The property that belongs to you when you die will become your estate. If you have enough assets in your name or if you will pass real property to your loved ones, your estate will likely require oversight by the Texas probate courts.
Sometimes, if your estate is valuable enough or you transfer property in certain ways, the beneficiaries of your estate or the representative administering your estate may need to pay taxes. If you didn’t consider taxes when drafting your estate documents, your loved ones may be in for an unpleasant shock during probate proceedings.
What kind of taxes may apply?
The two most common taxes that affect estates in Texas are income taxes and estate taxes. The representative of your estate will have to file a final tax return in your name and resolve any outstanding income tax obligations you had at the time of your death with estate assets.
In some cases, they may also need to use estate property to pay estate taxes. Texas does not assess an estate tax or an inheritance tax, but the federal government does. If the total value of your estate is over $12,060,000, then federal estate taxes will diminish how much of your property passes to your loved ones. Unless you plan ahead to avoid those estate taxes, possibly by making gifts or creating a trust, you could lose as much as 40% of your estate to the government.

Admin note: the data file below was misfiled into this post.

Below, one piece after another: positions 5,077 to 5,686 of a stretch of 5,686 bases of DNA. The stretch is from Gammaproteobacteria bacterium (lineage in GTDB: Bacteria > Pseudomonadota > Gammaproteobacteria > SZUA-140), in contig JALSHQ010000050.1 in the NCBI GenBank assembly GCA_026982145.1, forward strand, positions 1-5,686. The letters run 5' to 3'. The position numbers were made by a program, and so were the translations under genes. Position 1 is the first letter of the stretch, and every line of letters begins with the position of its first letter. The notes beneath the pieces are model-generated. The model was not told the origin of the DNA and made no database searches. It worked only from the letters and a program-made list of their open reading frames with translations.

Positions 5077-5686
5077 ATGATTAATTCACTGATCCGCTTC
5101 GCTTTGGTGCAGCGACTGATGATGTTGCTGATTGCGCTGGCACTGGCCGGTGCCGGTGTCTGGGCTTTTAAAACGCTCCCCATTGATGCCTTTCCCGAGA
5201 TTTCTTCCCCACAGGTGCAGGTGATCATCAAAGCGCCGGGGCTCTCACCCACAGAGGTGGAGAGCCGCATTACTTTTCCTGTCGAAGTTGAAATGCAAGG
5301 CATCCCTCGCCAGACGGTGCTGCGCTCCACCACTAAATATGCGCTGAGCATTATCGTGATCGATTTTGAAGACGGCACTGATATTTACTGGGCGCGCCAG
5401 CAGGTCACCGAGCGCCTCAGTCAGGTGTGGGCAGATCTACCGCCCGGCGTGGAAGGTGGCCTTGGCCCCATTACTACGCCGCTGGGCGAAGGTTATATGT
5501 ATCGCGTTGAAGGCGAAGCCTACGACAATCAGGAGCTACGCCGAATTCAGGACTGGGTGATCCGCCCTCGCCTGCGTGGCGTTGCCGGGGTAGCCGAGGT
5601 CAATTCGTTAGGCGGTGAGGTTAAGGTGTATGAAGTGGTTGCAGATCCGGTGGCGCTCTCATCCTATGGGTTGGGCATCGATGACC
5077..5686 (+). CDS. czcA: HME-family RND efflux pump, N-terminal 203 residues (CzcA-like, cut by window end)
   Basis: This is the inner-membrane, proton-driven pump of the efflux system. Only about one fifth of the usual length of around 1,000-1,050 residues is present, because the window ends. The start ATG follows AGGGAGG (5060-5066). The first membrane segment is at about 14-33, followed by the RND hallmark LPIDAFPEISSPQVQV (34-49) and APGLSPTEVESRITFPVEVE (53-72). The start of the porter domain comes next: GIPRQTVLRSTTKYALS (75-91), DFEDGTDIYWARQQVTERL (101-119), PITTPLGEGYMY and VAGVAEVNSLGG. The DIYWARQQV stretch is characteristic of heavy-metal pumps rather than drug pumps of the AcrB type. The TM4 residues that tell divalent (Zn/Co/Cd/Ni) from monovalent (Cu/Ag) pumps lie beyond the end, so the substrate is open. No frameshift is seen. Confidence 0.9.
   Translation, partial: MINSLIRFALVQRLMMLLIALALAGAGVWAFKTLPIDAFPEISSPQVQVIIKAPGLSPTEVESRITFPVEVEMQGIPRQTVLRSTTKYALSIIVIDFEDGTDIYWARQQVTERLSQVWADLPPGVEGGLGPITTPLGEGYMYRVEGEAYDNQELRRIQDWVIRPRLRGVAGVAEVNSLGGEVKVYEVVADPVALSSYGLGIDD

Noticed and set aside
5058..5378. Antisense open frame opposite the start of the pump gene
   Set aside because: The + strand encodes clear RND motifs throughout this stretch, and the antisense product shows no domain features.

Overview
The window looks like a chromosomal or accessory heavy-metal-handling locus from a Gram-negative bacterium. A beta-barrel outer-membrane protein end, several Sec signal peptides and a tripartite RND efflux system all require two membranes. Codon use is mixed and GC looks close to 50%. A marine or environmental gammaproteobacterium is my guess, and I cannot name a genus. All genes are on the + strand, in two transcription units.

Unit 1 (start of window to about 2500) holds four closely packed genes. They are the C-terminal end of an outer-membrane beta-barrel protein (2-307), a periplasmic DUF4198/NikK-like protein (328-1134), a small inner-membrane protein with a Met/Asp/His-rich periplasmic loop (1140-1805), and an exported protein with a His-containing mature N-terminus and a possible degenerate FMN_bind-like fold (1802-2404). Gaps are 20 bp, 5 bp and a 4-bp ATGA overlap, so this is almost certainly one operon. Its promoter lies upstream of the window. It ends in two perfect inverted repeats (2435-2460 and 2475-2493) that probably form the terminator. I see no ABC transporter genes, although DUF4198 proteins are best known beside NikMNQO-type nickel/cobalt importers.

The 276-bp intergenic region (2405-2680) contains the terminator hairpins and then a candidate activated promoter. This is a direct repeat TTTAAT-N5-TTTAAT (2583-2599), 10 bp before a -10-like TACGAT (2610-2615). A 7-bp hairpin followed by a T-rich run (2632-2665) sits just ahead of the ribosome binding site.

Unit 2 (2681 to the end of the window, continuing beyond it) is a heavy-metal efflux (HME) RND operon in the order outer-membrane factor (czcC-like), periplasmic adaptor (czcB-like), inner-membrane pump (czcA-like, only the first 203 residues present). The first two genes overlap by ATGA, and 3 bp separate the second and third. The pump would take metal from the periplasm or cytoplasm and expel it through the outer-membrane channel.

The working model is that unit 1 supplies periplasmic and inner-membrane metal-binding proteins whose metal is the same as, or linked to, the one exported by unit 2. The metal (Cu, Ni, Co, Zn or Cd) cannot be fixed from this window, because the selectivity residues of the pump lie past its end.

Your plans can trigger other taxes as well
Depending on the instructions that you leave when you die and how you transfer your property, there could be other text implications to consider.
For example, arranging to have a child inherit your house by executing a deed now so that they can transfer the property immediately after your death could lead to capital gains taxes, especially if they sell the property shortly after inheriting it. Instructing the representative of your estate to sell all of your property may trigger income taxes for the states if those sales results in more than $600 worth of revenue.
Learning more about the taxes that apply to states can help you structure your will or trust in a way that will limit your text liabilities.